Recently, I corresponded with my mother about her holiday traditions, growing up in the 1930’s and 1940’s. She recalled her father setting up and decorating the tree on Christmas eve. She recalled glass ornaments of birds and vegetables and tear-drop shapes. She recalled real tin for the tinsel. She mused over how she became a “modern” homemaker in the 1950’s and 1960’s, sending off these traditional style ornaments for uniform reflective balls.
Ironically, not knowing about her childhood traditions, we have gone back to the glass ornaments, and many individual decorations given to us by friends. Our tree might not be too uniform, but your mind can wander from topic to topic looking about the branches.
Linda came from a stronger Christmas decorating tradition than I. When we met, she hosted an annual Christmas party. Many of her friends brought ornaments as gifts. I was into the lights, but renting a room in an apartment in NYC I did not accumulate a lot of decorations. Also, during those years, I tended to visit friends in the D.C. area for holidays. Thus, their trees, lights, and children opening presents fulfilled that range of holiday needs.
As a couple, we spent quite a few years developing our own traditions for Christmas. I do not recall the sequence, but glass birds, vegetables, fruit and tear-drop ornaments appealed to me. Must be genetics, skipping a generation.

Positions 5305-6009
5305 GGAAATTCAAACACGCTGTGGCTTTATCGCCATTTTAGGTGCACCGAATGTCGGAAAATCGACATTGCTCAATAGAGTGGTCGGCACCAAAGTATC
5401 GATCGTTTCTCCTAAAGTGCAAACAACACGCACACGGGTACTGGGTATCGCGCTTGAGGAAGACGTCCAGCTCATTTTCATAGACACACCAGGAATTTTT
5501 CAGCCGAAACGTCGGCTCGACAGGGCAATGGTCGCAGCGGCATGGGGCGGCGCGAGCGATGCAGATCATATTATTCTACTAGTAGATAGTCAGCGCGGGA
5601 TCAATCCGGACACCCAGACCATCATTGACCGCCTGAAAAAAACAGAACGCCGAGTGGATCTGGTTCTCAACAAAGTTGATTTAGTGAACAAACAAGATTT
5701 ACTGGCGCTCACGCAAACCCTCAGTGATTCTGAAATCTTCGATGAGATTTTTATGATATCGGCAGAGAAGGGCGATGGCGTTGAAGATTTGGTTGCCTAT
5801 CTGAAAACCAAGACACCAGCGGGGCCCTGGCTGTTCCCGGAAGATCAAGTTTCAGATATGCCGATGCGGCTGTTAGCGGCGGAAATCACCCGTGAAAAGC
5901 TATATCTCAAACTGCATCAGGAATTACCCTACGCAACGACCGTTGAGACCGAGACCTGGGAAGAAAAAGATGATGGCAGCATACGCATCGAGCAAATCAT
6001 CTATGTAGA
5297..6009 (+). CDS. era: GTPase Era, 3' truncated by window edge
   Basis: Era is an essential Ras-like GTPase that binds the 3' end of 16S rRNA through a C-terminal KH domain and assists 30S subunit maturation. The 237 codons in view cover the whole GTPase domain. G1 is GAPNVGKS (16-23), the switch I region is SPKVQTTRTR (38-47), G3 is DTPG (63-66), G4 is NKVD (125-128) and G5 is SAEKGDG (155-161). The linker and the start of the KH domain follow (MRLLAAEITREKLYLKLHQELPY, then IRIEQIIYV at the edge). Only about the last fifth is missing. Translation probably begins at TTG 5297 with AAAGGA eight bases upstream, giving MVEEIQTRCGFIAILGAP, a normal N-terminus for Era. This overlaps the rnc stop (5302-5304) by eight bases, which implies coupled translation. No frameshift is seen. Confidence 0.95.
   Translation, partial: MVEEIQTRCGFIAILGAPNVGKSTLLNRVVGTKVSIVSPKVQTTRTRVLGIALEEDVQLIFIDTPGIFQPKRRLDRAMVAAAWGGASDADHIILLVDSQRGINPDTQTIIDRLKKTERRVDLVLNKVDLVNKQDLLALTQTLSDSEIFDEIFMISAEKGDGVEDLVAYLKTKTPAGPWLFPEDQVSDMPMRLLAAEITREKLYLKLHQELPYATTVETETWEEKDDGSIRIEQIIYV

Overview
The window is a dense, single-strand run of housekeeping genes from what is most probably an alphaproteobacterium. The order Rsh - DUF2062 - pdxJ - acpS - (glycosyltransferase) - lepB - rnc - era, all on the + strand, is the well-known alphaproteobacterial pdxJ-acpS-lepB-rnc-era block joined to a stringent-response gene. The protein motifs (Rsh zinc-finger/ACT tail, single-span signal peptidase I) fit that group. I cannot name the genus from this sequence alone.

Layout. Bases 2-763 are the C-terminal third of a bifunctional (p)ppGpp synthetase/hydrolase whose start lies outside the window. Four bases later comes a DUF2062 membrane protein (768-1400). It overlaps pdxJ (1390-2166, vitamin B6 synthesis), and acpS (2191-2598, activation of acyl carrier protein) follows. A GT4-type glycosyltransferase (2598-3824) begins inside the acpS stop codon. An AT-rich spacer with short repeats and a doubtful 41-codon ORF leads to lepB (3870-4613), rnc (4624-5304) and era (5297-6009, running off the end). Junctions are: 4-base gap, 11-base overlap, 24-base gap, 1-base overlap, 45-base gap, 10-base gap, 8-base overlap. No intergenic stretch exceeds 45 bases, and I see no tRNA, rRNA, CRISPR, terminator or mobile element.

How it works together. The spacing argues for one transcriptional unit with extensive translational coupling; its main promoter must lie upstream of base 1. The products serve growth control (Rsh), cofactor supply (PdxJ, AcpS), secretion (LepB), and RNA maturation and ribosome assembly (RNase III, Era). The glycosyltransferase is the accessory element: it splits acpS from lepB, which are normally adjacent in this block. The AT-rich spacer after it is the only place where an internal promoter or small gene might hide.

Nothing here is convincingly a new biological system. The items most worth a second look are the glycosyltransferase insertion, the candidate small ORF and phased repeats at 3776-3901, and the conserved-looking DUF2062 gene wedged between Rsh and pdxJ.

While not as numerous, I have collected some memories with various ornaments, which I seek out each year. At one job, I was in charge of an activity group at the hospital. We had a volunteer who brought in slip-case ceramic figurines for the patients to paint. She was a big fan of Christmas, so every year from Thanksgiving on, we had lots of Christmas pieces. I found that doing tasks in parallel with the patients often prompted them to try something that they would otherwise feel intimidated about doing. Not wanting to use too many of the supplies, I usually sought out items that others passed over. One year, I found the three-legged camel. Then, a patient whom I worked with numerous times, and who hated doing crafts, picked out a Santa. She painted it black and orange, then gave it to me. Now, I would not have purchased this at a Christmas Store, but it reminds me of her every year, when I find it and select a place on the tree for it.
When we purchased our property 20+ years ago, I bought a dozen blue spruce trees from an Arbor Day advertisement. I received what looked like a doze dead twigs. I dug holes near our driveway entrance, planted them, and told them that they were in the forest and were now on their own.
Twenty years later, some of these survived and have grown a little taller than I. A couple of years ago, on a lark, Linda purchased a few boxes of glossy, plastic ornaments to decorate these trees. One of our neighbors, who had health challenges and thus many medical appointments, thanked her for providing a little joy every time she drove in and out for some procedure. This became our “Enchanted Forest”. The boxes of ornaments, stars, and strings of beads has grown. Our neighbor’s health has improved. Even the UPS driver comments on finding decorated trees a mile up a dirt road.